That really hits the nail on the head, I think.

As far as onboard audio goes, I've got a good one so I probably won't see much benefit from a cheap card, and I'm not ready ready to take the plunge for a more expensive sound card yet.

So I will just try the headphones for now and go from there. Thanks!

post #6 of 19
Thread Starter 

[deleted]


Edited by JohnnyGoTime - 10/10/13 at 7:34am
post #7 of 19
Thread Starter 
Quote:
Originally Posted by stv014 View Post
 

To summarize the above, the sound card can be better or worse depending on how well the Realtek ALC1150 is implemented on your particular motherboard, so it is not possible to give a definite answer without actually measuring it (and even then it can depend on the rest of the PC, the power supply, GPU, etc.). The Xonar is a relatively safe bet in the sense that it is better than the (unfortunately common) bad onboard audio implementations.

 

Argh, reply-fail...was trying to say this to stv014:

 

Wow, that's exactly the kind of explanation I was hoping for!

 

This will take me awhile to digest, so I wanted to say thanks right away for all of this effort, and I'll come back with followup questions if I have them.

 

Great job stv014!!

post #8 of 19

You guys should check out the new motherboards from Asrock such as Asrock Z87 Killer. It has EMI shielding for the Realtek 1150, and a amp to drive 600ohm headphone!! What's crazy is that the board only cost around $130 right now. So there you have it! 7.1 for the gamers, and 600ohm stereo for the audiophiles.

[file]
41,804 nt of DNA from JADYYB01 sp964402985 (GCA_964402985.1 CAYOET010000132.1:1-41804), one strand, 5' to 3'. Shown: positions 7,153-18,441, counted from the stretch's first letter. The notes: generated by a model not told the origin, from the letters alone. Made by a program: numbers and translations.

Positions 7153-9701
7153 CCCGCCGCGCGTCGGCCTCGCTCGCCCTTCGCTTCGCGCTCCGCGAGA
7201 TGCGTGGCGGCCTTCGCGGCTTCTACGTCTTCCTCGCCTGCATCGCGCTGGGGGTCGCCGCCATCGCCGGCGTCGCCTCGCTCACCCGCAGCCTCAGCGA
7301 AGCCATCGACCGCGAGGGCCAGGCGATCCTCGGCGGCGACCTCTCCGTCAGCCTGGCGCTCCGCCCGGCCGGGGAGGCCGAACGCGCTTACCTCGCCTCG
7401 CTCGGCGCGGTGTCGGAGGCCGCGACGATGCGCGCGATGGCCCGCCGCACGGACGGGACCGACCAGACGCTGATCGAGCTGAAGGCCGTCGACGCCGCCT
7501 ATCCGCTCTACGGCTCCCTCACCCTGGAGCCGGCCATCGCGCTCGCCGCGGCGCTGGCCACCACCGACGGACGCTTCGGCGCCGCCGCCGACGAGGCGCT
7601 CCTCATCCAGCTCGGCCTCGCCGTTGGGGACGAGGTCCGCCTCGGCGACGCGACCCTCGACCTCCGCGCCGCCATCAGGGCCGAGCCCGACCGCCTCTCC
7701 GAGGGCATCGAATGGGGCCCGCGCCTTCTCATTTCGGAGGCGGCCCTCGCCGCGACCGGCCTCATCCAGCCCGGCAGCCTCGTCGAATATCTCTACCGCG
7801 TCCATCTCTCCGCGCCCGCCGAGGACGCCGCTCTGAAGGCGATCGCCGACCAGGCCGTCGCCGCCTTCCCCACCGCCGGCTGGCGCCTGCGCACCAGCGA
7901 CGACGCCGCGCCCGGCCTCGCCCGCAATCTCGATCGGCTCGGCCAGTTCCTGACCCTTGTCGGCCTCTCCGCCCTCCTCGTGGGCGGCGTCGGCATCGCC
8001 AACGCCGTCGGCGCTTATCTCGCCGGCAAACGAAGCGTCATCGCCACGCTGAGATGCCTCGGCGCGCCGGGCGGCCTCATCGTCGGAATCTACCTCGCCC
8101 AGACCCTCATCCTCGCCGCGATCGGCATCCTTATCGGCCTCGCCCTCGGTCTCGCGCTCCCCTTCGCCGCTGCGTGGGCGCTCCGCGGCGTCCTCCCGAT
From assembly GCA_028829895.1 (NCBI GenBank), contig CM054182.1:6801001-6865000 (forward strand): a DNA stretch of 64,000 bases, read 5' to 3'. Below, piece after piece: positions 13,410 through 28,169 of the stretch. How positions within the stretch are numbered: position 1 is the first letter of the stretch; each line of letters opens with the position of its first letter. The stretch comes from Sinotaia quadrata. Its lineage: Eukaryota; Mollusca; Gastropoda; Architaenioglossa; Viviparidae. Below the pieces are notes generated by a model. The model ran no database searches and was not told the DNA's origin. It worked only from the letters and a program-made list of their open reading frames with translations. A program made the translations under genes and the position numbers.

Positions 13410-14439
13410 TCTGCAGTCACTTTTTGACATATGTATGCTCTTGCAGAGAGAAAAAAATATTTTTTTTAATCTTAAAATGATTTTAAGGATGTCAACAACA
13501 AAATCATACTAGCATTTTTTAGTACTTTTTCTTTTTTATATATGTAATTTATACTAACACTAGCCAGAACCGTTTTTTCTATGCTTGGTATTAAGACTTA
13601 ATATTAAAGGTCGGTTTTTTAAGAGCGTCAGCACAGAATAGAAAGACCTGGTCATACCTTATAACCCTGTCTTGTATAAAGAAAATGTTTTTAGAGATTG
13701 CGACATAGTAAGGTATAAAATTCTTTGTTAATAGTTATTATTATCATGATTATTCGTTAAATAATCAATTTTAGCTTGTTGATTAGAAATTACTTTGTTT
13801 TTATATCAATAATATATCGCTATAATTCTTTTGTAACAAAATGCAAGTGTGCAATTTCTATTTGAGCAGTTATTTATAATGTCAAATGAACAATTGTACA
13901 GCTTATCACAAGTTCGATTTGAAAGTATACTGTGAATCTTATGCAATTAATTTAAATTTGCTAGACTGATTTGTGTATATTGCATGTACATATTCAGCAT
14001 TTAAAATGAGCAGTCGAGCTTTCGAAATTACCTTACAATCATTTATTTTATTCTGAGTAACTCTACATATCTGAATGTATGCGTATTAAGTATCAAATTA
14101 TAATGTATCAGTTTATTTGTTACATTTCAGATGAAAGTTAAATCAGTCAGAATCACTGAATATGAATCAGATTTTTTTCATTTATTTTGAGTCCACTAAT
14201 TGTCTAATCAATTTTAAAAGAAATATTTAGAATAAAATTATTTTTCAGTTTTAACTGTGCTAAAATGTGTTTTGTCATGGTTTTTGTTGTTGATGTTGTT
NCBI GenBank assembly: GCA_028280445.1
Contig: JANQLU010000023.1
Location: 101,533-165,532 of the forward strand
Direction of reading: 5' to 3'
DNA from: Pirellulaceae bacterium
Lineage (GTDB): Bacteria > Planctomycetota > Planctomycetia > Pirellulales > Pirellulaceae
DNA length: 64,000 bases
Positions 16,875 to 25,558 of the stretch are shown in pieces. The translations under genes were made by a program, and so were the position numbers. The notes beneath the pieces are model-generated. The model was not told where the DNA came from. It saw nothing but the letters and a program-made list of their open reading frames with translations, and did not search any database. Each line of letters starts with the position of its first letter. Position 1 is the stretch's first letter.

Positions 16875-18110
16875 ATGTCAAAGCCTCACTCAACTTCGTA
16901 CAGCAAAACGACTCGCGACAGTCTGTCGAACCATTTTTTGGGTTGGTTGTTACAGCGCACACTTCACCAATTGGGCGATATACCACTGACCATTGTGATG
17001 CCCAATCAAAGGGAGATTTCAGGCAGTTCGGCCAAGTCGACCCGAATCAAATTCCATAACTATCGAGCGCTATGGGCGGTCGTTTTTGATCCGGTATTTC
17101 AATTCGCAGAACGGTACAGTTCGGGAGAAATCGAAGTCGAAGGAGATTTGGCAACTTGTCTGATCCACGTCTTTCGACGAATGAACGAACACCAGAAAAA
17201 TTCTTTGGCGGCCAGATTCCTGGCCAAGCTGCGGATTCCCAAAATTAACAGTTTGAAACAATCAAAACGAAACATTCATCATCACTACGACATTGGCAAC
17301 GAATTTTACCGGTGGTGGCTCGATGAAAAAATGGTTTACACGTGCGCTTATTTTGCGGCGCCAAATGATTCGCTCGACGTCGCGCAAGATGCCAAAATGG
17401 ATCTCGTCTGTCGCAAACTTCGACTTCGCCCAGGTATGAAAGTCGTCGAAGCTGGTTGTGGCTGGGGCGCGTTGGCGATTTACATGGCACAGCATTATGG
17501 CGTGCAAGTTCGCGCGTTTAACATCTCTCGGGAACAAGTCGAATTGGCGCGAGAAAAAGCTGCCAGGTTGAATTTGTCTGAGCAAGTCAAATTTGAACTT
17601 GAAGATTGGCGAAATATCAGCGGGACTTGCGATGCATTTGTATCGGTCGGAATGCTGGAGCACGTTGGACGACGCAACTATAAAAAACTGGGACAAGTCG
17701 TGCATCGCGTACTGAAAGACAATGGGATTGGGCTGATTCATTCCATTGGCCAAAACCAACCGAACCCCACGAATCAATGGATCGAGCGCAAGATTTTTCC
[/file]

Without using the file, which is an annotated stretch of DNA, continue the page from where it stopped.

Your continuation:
post #9 of 19

You completely overlooked the fact that the Xonar DGX would give you Dolby Headphone and DS3DGX, the latter of which I would expect to work much better than Realtek's 3DSoundBack.

 

Considering that most Realtek drivers bundled with motherboards are rather basic in their functionality and haven't licensed any virtual surround tech, it's a very important distinction if you don't want to mess around with installing modified Realtek drivers bundled with X-Fi MB/MB2/MB3 software packages.

 

Also, as everyone has stated, Realtek's quoting best-case-scenario figures, and most motherboard manufacturers will wind up botching something in their implementations to the point of making it sound awful. *glances at a Gigabyte GA-P35-DS3P which has very audible noise if set to headphone mode in the drivers, even from the rear output*


Edited by NamelessPFG - 12/13/13 at 10:22pm
post #10 of 19

I'm listening to it right now, I don't hear any noise at all! 7.1 or front stereo(drive up to 600ohm headphones). I'm completely blown away! I'm an absolute realtek hater before this. Their minuscule noise drove me nuts! But I'm telling you man, you gotta try this. Asrock's EMI shielding and PCB shielding are amazing. 

 

As for upmixing, it supports DTS Neo:PC. Not too shabby.

 

I think this is the first series of motherboard ever made that has amazing sound for both 7.1 (gaming) AND stereo (music). And it's cheaper than a DAC! You gotta give it a try man.


Edited by happycamperjack - 12/14/13 at 1:32am
post #11 of 19

Yeah I have a MSI Z87-G45 motherboard with the Realtek alc1150, and my Schiit Modi DAC just crapped out, so I switched back to the onboard sound, and I can't hear a significant difference. Not an objective measure, but this is my subjective experience. Take it as you will :)